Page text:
Unique quantum effect found in naturally occurring graphene

An international team led by scientists at the University of Göttingen has discovered a novel quantum effect taking place in natural occurring graphene.

Typically, the electrical resistance of a material relies on its physical dimensions and fundamental properties. However, under particular circumstances, this resistance is capable of embracing a fixed value that is independent of the basic material properties and ‘quantised’, which means that it shifts in discrete steps as opposed to incessantly.

Quantisation of electrical resistance

This quantisation of electrical resistance generally takes place within strong magnetic fields and at extremely low temperatures when electrons move in a two-dimensional fashion. Now, a group of scientists led by the University of Göttingen has effectively exhibited this effect at low temperatures in the almost complete absence of a magnetic field in naturally occurring double-layer graphene, which is just two atoms thick.

The findings of this novel study have been published in Nature.

Two-layer graphene

The group, which consists of researchers from the University of Göttingen, Ludwig Maximilian University of Munich and the University of Texas (Dallas), utilised two-layer graphene in its naturally occurring form. The delicate graphene flakes are contacted through the application of standard microfabrication methods, and the flake is situated so that it hangs freely like a bridge, held at the edges by two metal contacts.

The exceptionally clean double-layers of graphene display a quantisation of electrical resistance at low temperatures and almost undetectable magnetic fields. On top of this, the electrical current flows without any loss of energy. This is due to the fact that this is a form of magnetism that is not created in the typical way as seen in traditional magnets (i.e., by the alignment of the intrinsic magnetic moments of electrons), but by the motion of the charged particles in the graphene’s double layer itself.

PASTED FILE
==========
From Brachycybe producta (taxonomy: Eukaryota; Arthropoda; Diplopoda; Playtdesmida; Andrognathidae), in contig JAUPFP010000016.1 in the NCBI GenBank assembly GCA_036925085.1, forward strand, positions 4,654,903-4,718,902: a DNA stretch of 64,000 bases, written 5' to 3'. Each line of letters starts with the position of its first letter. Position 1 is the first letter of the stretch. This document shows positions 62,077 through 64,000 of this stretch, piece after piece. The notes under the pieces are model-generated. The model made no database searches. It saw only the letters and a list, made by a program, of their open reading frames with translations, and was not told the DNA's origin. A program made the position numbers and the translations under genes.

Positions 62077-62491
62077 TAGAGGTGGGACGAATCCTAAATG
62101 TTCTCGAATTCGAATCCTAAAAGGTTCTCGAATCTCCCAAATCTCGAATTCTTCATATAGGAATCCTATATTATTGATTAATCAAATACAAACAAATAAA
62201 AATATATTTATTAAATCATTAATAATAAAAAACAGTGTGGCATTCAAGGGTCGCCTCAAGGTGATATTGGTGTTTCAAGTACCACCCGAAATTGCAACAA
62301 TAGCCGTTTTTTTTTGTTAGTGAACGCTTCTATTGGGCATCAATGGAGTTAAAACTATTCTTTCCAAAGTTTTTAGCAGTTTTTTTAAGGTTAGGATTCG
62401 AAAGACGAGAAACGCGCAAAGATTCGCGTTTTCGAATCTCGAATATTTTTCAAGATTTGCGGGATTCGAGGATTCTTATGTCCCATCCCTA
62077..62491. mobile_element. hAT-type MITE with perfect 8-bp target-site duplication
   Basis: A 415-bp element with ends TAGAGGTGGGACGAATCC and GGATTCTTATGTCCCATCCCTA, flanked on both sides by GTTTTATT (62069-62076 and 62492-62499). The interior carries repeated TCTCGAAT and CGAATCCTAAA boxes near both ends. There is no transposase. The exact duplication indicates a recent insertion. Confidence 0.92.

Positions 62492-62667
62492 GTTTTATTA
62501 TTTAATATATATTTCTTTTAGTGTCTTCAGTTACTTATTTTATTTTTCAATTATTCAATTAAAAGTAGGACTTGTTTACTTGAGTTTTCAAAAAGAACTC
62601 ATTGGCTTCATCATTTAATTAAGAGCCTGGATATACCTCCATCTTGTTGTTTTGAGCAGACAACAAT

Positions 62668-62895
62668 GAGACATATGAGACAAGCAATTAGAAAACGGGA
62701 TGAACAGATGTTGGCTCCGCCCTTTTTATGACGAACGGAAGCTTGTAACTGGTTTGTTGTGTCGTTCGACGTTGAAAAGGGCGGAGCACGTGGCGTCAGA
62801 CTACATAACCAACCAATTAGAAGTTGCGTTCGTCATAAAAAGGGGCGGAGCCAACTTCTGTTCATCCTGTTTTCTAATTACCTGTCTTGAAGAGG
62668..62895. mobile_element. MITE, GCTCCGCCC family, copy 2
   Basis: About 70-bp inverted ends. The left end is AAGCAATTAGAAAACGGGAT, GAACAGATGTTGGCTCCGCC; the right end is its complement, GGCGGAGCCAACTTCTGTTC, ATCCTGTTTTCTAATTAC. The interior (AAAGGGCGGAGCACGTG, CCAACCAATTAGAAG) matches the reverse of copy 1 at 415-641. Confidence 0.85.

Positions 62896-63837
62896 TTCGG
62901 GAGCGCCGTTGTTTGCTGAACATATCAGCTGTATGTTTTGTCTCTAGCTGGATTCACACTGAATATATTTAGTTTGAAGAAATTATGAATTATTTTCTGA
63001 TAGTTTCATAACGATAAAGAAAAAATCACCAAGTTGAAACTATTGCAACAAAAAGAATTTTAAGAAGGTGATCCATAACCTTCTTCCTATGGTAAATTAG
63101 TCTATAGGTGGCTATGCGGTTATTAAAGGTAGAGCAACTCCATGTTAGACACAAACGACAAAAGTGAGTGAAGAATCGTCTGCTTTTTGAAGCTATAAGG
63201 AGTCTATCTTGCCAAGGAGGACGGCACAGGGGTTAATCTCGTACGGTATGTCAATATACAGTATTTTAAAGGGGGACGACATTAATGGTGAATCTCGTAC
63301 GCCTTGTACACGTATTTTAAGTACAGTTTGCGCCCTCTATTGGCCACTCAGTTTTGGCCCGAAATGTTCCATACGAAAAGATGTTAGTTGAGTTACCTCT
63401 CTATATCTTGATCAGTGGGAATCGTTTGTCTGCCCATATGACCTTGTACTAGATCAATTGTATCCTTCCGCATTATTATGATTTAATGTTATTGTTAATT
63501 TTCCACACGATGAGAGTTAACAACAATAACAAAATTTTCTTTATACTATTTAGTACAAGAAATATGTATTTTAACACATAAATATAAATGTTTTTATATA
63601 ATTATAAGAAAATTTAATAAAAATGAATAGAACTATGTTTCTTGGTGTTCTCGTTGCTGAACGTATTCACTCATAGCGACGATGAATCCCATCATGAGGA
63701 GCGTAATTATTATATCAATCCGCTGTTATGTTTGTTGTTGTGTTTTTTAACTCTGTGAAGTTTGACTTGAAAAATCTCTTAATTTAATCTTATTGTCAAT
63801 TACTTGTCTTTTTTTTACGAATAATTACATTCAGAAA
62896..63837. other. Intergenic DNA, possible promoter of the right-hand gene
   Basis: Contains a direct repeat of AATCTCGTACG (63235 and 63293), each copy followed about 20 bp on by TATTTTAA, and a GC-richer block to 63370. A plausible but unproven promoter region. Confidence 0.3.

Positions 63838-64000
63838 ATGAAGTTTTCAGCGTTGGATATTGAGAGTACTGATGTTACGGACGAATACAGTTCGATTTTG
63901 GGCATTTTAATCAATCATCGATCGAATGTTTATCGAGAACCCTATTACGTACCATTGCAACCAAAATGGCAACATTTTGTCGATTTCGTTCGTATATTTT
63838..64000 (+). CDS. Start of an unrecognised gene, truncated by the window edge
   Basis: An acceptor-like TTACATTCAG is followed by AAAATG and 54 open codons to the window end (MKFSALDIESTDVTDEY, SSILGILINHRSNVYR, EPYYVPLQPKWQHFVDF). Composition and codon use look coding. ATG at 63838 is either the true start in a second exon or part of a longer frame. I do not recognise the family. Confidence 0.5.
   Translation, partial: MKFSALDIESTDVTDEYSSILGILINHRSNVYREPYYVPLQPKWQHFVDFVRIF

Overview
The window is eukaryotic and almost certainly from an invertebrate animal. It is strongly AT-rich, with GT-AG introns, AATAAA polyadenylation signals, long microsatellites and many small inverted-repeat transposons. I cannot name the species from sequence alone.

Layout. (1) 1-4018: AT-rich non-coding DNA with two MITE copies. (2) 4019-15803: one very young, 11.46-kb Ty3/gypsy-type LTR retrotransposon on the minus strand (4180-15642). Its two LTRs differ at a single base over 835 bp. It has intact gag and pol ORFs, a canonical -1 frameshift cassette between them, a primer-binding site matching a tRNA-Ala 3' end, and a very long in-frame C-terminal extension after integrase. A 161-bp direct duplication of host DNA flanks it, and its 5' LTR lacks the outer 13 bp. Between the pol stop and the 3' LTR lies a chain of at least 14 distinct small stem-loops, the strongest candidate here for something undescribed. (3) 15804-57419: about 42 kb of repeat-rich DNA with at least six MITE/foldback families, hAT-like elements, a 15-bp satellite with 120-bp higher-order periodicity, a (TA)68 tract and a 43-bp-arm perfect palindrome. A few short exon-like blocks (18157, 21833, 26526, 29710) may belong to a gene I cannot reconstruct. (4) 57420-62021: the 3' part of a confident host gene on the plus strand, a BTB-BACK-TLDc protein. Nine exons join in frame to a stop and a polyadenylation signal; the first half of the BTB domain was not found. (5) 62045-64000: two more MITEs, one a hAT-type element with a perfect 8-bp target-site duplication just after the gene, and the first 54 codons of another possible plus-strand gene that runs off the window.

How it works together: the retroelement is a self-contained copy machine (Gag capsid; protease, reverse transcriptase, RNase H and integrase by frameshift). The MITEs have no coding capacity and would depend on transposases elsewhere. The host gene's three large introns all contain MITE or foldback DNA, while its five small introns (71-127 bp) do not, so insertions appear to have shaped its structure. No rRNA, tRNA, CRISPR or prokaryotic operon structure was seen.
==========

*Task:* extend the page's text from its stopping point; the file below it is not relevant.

“In other words, the particles generate their own intrinsic magnetic field, which leads to the quantisation of the electrical resistance,” explained Professor Thomas Weitz from the University of Göttingen.

Generating a unique effect

This effect is unique, not just because it only needs an electric field, but also because it arises in eight different versions that can be controlled by applied magnetic and electric fields. This leads to a high degree of control, as the effect can be switched on and off, and the direction of movement of the charged particles can be reversed.

“This makes it a really interesting candidate for potential applications, for example, in the development of innovative computer components in the field of spintronics, which could have implications for data storage,” added Weitz. “In addition, it is an advantage that we can show this effect in a system comprising a simple and naturally occurring material. This is in stark contrast to the recently popularised ‘heterostructures’, which require a complex and precise composition of different materials.”

First, however, the effect must be further investigated, and ways to stabilise it at higher temperatures need to be found because currently, it only occurs at up to five degrees above absolute zero (the latter being 273 degrees below 0oC).”

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